If you're looking for bad luck, you'll find it
When you’re staying on the 14th floor of a hotel, regardless of what the number says, you still know you’re on the 13th floor.
© Austin M. Davis
Warriors goalie Justin Paulic is more concerned about getting a win in Swift Current than he is with Friday the 13th.
Friday the 13th is the same way: even if you don’t believe the day is unlucky, you’re still aware of it.
“I was born on the 13th,” said Moose Jaw resident Lorne Caines, “so it’s probably best if I don’t have any superstitions because you want a good journey. If you start off with something that’s negative, it might be a difficult journey.”
Carolyn Dormer’s father was born on a Friday the 13th. “It’s a lucky day in our family,” she said.
There is at least one occurrence of a Friday falling on the 13th every year. In the Gregorian calendar, there can be as many as three, like in 2012.
This year there will be two of them, exactly 13 weeks apart.
Despite the frequency, there are still people who worry about Friday the 13th. If that worry becomes closer to a morbid, irrational fear of the day, it’s called paraskevidekatriaphobia.
“There’s no evidence at all that supports that on Friday the 13th — or any other dates like that — that more bad things happen on those days,” Dr. Nick Carleton, assistant professor of psychology at the University of Regina, told the Times-Herald last year.
Those who fear Friday the 13th — the day, not the movie series — are victims of their own expectations. Carleton called this “a cognitive bias.”
Like Caines’ sentiment about negative thoughts spurring a negative journey, Carleton said someone would be aware of all the bad things taking place on Friday the 13th but would be less inclined to note the positives.
The vast majority of people do not believe Friday the 13th is unlucky. Many don’t even know why it’s perceived this way.
“Thirteen is a bad number, I hear,” said Taylor Wolfe.
In ancient Chinese and Egyptian civilizations, the number 13 was considered lucky.
Friday, too, was considered lucky, prior to Christianity. It is alleged that Adam and Eve were kicked out of paradise on a Friday. Jesus was allegedly crucified on a Friday.
Moose Jaw resident Ray Bell said he doesn’t worry about superstitions like Friday the 13th because he is a Christian.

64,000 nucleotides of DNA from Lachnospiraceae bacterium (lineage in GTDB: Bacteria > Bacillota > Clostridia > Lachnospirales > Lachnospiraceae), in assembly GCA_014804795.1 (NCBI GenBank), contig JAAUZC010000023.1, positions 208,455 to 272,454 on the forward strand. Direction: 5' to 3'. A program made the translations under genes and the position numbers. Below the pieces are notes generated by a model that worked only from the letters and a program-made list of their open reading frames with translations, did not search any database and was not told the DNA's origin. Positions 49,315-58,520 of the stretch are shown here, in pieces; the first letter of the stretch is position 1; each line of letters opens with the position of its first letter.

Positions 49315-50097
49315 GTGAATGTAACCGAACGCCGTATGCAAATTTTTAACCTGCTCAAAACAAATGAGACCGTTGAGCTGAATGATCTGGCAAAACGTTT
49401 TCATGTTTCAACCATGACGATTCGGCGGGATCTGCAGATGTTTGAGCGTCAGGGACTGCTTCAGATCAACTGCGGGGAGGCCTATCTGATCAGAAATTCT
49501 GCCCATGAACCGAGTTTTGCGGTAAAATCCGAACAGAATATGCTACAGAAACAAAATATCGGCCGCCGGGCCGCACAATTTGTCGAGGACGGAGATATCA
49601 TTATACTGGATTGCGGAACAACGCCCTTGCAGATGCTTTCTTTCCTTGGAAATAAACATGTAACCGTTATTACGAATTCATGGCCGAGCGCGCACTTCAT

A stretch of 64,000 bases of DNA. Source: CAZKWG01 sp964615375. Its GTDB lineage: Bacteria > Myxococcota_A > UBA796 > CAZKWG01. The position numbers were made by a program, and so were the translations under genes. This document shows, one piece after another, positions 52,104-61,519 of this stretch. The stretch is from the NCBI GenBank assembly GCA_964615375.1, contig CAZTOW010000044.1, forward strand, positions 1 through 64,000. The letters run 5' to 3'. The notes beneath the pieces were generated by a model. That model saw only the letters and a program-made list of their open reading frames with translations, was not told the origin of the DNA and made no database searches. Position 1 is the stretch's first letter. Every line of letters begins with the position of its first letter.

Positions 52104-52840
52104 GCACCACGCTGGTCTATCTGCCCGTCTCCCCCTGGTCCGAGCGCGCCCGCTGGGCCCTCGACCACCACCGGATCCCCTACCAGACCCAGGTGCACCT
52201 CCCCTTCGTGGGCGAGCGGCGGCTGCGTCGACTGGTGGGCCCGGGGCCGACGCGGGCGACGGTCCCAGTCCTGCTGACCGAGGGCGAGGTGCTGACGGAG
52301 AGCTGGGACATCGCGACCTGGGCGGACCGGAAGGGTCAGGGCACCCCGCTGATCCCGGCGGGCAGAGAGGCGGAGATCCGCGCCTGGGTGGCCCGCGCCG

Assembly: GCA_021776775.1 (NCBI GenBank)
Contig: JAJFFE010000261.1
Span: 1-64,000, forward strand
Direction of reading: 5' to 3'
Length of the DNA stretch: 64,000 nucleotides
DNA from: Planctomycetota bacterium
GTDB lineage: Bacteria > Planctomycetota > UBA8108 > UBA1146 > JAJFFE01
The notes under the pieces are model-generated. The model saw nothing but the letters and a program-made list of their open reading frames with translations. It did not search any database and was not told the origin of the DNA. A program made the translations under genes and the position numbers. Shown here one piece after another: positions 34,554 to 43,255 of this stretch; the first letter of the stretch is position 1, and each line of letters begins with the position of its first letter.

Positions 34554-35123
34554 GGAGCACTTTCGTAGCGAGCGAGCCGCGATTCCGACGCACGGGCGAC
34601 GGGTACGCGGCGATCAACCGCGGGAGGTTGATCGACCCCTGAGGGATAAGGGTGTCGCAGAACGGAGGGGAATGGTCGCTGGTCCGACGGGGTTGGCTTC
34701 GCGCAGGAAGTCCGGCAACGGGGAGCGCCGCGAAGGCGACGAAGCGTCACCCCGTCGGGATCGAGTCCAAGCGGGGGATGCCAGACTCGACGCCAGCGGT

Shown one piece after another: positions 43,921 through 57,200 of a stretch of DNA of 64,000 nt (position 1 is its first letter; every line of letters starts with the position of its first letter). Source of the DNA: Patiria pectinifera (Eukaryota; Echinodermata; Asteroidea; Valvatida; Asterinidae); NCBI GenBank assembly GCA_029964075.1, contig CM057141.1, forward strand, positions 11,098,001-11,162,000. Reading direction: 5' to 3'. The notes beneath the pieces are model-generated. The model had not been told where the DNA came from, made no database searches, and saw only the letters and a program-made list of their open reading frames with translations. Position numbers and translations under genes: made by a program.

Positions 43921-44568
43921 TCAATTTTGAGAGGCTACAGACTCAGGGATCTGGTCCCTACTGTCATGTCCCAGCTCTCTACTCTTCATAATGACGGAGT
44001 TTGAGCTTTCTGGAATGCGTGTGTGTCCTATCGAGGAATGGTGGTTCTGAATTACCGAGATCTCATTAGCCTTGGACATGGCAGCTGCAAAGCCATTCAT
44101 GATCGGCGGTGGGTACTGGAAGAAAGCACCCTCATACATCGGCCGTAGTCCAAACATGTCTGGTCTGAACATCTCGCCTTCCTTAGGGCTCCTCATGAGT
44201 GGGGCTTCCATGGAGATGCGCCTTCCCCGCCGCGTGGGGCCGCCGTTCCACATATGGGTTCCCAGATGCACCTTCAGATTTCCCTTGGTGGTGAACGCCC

Eventually, both 13 and Friday were considered unlucky. There is no monumental historical event that brought the two together. Friday the 13th isn’t mentioned in texts until the 1900s.
Regardless of its blurry origins, the day is still avoided. Few couples would get married on a Friday the 13th.
But life goes. “Make it the best that it can be. Don’t even think about it,” Wolfe said.
Athletes are renowned for being superstitious, especially before a game.
The Moose Jaw Warriors are in Swift Current Friday night playing the Broncos. At least three of the team’s players aren’t thinking about the bad luck associated with Friday the 13th.
“It’s just any other game. I really haven’t had anything bad happen to me in the past years on Friday the 13th so I just come into it as any other day,” said defenseman Tyler Brown.
Brown and left-winger Todd Fiddler haven’t played a hockey game on Friday the 13th before. Goalie Justin Paulic has — back in the Bantam division — and he doesn’t buy into the hype.
“I remember because we drove down on that Friday and everybody was kind of making a big deal about it,” Paulic said. “I’m pretty sure we won.”
Paulic hadn’t thought about the game in Swift Current being on Friday the 13th until the Times-Herald asked.
“It’s not a big deal. Go and have fun. It’s my first game so hopefully it doesn’t have a big effect on it,” Paulic said.
Despite not believing in the supposedly unlucky Friday the 13th, Paulic said he’s going to continue eating a smoked ham and cheese panini with a blueberry muffin and hot chocolate from Tim Horton’s before home games.